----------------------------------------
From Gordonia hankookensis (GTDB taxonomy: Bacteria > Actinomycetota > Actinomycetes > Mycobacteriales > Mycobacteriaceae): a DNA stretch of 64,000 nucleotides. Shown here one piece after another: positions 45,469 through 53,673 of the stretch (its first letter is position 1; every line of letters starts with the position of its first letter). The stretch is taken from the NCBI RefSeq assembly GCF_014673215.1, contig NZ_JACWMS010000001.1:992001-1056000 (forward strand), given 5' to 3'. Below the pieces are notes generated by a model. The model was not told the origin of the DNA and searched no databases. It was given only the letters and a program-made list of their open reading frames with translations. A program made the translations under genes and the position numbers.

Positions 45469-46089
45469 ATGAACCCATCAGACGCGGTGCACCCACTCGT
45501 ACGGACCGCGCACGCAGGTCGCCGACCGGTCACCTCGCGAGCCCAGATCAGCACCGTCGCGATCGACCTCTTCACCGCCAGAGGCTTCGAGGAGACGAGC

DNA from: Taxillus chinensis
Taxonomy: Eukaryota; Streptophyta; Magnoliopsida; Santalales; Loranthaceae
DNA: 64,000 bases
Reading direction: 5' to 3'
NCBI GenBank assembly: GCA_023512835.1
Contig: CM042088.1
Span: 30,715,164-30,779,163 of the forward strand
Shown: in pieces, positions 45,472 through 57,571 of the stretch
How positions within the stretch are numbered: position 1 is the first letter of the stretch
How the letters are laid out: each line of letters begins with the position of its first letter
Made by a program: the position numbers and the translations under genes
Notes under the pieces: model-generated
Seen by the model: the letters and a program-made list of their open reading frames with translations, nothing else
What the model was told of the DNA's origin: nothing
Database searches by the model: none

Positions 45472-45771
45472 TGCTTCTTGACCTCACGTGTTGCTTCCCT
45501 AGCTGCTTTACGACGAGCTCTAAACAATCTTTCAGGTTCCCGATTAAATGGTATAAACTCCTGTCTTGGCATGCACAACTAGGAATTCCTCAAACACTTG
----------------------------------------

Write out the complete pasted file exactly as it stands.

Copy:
From Gordonia hankookensis (GTDB taxonomy: Bacteria > Actinomycetota > Actinomycetes > Mycobacteriales > Mycobacteriaceae): a DNA stretch of 64,000 nucleotides. Shown here one piece after another: positions 45,469 through 53,673 of the stretch (its first letter is position 1; every line of letters starts with the position of its first letter). The stretch is taken from the NCBI RefSeq assembly GCF_014673215.1, contig NZ_JACWMS010000001.1:992001-1056000 (forward strand), given 5' to 3'. Below the pieces are notes generated by a model. The model was not told the origin of the DNA and searched no databases. It was given only the letters and a program-made list of their open reading frames with translations. A program made the translations under genes and the position numbers.

Positions 45469-46089
45469 ATGAACCCATCAGACGCGGTGCACCCACTCGT
45501 ACGGACCGCGCACGCAGGTCGCCGACCGGTCACCTCGCGAGCCCAGATCAGCACCGTCGCGATCGACCTCTTCACCGCCAGAGGCTTCGAGGAGACGAGC

DNA from: Taxillus chinensis
Taxonomy: Eukaryota; Streptophyta; Magnoliopsida; Santalales; Loranthaceae
DNA: 64,000 bases
Reading direction: 5' to 3'
NCBI GenBank assembly: GCA_023512835.1
Contig: CM042088.1
Span: 30,715,164-30,779,163 of the forward strand
Shown: in pieces, positions 45,472 through 57,571 of the stretch
How positions within the stretch are numbered: position 1 is the first letter of the stretch
How the letters are laid out: each line of letters begins with the position of its first letter
Made by a program: the position numbers and the translations under genes
Notes under the pieces: model-generated
Seen by the model: the letters and a program-made list of their open reading frames with translations, nothing else
What the model was told of the DNA's origin: nothing
Database searches by the model: none

Positions 45472-45771
45472 TGCTTCTTGACCTCACGTGTTGCTTCCCT
45501 AGCTGCTTTACGACGAGCTCTAAACAATCTTTCAGGTTCCCGATTAAATGGTATAAACTCCTGTCTTGGCATGCACAACTAGGAATTCCTCAAACACTTG